When I talk to random people around my town, and ask how they're doing, a large fraction of them open with "well, the world sucks, but..."
They do this whether or not they, personally, are about to report that they're doing well. It feels like a necessary caveat to them. To me, this is a sign that they're in a social context that cuts against their thriving. Does the world suck? Very hard to say with confidence. The world is very big, and there's no clear objective standard. But carrying around "the world sucks" is heavy, and makes it harder to enjoy life.
So I'd like to tell them to consider just... not thinking that anymore? The belief probably isn't paying rent. It's probably not rigorously considered. Just this cached thing, sitting around, making life slightly worse.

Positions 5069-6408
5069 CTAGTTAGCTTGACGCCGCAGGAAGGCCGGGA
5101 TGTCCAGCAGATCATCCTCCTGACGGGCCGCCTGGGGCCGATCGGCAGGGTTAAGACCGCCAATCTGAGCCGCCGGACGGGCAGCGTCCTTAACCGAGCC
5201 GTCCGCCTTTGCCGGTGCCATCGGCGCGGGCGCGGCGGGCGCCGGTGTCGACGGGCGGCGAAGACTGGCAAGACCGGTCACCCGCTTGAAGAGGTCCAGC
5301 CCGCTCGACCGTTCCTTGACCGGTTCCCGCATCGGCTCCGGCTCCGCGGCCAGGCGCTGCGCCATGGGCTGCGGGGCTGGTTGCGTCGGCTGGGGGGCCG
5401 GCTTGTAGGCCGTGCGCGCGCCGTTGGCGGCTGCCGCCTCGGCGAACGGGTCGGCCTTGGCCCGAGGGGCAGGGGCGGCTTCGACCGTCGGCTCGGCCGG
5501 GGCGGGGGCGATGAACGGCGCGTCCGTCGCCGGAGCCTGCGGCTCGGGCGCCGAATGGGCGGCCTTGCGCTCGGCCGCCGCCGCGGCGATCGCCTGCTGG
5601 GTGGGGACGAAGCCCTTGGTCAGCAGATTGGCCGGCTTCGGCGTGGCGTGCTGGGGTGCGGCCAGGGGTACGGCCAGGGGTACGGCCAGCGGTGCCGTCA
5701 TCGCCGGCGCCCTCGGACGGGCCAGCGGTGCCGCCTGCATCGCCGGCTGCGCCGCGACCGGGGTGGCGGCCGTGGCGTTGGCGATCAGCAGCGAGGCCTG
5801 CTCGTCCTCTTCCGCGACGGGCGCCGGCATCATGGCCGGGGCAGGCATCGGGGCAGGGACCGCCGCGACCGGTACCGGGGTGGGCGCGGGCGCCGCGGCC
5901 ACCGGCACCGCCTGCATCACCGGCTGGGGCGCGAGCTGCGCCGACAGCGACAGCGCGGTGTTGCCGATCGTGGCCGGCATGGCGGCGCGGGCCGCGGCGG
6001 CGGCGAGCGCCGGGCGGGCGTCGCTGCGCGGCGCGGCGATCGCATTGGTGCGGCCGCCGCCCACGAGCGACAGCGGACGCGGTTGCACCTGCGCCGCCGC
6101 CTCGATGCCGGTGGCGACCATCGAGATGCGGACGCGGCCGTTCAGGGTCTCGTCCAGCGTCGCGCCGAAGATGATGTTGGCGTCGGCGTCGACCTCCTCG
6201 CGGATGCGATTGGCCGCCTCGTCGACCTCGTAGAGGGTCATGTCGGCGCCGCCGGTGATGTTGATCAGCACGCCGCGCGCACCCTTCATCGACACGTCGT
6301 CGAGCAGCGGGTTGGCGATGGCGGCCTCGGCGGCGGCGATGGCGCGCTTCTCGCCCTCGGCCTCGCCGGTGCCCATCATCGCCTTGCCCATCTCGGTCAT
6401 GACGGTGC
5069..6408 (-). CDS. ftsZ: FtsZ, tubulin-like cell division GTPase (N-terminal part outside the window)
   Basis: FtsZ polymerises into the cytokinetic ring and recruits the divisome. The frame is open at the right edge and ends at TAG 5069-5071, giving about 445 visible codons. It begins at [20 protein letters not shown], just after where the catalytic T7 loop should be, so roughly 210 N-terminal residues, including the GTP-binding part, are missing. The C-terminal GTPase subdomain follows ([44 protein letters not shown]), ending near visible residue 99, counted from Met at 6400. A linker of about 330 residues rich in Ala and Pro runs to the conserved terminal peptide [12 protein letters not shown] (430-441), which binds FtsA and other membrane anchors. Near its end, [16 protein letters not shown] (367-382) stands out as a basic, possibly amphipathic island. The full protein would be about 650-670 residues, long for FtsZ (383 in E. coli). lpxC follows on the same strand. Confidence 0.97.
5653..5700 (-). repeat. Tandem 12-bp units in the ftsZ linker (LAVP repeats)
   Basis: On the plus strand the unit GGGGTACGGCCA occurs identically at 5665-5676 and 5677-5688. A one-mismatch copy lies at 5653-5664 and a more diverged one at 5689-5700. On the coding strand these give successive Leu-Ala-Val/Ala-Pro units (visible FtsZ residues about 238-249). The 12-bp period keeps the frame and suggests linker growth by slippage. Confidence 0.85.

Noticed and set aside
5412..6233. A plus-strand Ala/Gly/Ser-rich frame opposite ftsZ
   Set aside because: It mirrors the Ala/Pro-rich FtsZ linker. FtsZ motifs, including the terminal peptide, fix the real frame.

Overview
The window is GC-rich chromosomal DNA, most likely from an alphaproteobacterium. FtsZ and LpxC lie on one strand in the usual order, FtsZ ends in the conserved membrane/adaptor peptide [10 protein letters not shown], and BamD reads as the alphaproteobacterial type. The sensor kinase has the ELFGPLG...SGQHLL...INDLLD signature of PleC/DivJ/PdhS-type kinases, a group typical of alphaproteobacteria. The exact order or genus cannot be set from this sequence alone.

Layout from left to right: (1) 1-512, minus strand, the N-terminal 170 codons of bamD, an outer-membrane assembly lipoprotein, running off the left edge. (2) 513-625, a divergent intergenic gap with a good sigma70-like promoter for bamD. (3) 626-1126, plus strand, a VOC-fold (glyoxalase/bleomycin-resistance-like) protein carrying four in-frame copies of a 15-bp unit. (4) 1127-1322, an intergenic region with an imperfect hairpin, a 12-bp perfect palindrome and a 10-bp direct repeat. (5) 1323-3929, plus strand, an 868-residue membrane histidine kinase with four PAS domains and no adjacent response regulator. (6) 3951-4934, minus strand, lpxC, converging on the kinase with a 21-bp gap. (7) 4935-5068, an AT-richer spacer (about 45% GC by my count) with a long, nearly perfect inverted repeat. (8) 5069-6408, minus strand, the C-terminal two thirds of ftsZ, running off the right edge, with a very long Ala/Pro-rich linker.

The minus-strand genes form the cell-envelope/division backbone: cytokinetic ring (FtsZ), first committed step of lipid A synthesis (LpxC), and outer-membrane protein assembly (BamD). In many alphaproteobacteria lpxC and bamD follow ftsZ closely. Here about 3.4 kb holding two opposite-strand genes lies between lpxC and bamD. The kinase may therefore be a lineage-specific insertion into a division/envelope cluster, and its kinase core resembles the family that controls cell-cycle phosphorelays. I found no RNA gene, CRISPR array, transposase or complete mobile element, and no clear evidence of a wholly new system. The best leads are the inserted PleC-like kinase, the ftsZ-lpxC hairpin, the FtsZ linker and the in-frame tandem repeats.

But I don't, because they're random acquaintances and their world models are their business. Same with you, reader of this post. But I'm going to make a recommendation to you, anyway. Consider leaving the organized EA movement for a while.
If your reaction is "but this movement is great! I'm really happy and energized and ready to make the biggest difference I can with all my new exciting friends" then yeah, keep doing your thing! I probably don't have anything to offer you. And for what it's worth, I also agree the movement is great, and I am personally somewhat involved right now.
But I think it's pretty clear that lots of people in the EA orbit are persistently unhappy. And the solution to being persistently unhappy with a social arrangement or memeplex, usually, is to leave.